Maryland’s comeback, though, included key baskets from a handful of the team’s top players. The Terps trailed by eight with two minutes to go, but Wiggins hit a three to trim Minnesota’s lead.

With 24 seconds to go and Minnesota ahead by four, Marcus Carr missed the front end of a one-and-one for the Golden Gophers, leading to Smith’s second-chance dunk with 14 seconds remaining. Kalscheur then missed another front end of a one-and-one for Minnesota, and Morsell finally capped the comeback when Wiggins found him beyond the arc with the clock winding down.

The Terps trailed 47-31 at intermission but cut Minnesota’s lead to nine points with 11:14 to go, the first time the margin had reached single digits in nearly 15 minutes of play. Maryland has climbed back from deficits numerous times this season, including on the road in Big Ten play, and was forced to do so yet again against the Golden Gophers (13-14, 7-10).

“It was one of those nights where nothing seemed to be going right for us,” Turgeon said. “I didn’t know if we were ever going to get over the hump. But we’ve got a team of fighters. They just kept fighting and kept fighting. And in the end, we got fortunate.”

The Terps forced two turnovers in just over a minute, both of which led to dunks in transition — first from Morsell and then from Wiggins with 5:28 to go. By then, the Golden Gophers led by only four, but they continued to find answers as Maryland kept trying to inch closer.

Turgeon complained publicly about the officiating in Maryland’s loss Sunday at Ohio State, both in his postgame news conference that night and in recent days. But against Minnesota, the Terps again fell into a hole marked by similar woes.

Turgeon received a technical foul early against Minnesota, just after Smith picked up his second foul with 16:02 left in the first half. Cowan, who set a Maryland record with his 127th straight start, was also called for a technical during a first half that featured few positives for the Terps. Cowan (10 points) didn’t have his best night, shooting 2 for 15 from the field and missing all eight attempts from three-point range, but Maryland found a boost from others. Cowan was ultimately joined by four teammates in double figures — Smith, Wiggins (16), Morsell (13) and freshman forward Donta Scott (11).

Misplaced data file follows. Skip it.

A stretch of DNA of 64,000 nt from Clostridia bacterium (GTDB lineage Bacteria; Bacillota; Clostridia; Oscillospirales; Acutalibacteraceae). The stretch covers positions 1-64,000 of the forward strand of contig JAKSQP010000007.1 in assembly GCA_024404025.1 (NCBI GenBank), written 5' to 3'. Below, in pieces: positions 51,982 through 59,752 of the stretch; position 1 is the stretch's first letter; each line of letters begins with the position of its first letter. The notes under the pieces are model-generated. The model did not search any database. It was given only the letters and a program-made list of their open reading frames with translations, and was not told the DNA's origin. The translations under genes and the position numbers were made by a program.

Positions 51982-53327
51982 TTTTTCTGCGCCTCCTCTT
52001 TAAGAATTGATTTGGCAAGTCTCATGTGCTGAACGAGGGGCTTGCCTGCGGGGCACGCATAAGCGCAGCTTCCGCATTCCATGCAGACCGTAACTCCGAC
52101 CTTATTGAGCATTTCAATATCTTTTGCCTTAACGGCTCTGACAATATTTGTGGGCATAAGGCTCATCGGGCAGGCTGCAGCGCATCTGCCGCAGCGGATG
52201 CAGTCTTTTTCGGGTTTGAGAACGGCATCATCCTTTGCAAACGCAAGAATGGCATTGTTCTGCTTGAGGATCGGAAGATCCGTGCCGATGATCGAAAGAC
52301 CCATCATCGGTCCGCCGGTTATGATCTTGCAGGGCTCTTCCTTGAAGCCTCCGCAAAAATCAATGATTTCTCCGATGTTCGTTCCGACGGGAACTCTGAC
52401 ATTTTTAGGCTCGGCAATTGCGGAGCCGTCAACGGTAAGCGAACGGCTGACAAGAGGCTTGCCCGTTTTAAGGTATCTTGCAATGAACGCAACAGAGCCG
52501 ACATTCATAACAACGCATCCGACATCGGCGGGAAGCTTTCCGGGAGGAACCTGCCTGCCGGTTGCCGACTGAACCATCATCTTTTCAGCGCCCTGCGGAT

“We struggled the whole night,” Morsell said. “All our shots went in and out. Anthony struggled. Jalen got in foul trouble. We just kept fighting. Everybody fought. In the locker room at halftime, we said we’ve been there before.”

Minnesota jumped ahead early with a double-digit lead about four minutes into the game, and the Golden Gophers hit five of their first six attempts from deep. Maryland’s issues worsened when Smith picked up his quick fouls.

Smith’s absence left the frontcourt thin for most of the half, with freshman Chol Marial, redshirt junior Joshua Tomaic and sophomore Ricky Lindo Jr. all stepping in to help fill the void. Those players have been relied upon sparingly this season. Marial, the first player to enter the game in Smith’s place, had averaged 5.4 minutes in his previous 11 appearances, but he had played well during his 10 minutes Sunday at Ohio State. Tomaic received his third foul just before the break, further dwindling Maryland’s options. Turgeon also turned to a four-guard lineup at times, with Scott as the only forward on the floor.

In those circumstances, Maryland fell into a huge hole. But Smith, after having nothing to offer in the first half, led the comeback in the second half. Morsell capped the night with perhaps the most memorable moment in his Maryland career. And now their team is just one win away from earning at least a share of the conference title, something that hasn’t been done at Maryland since 2010.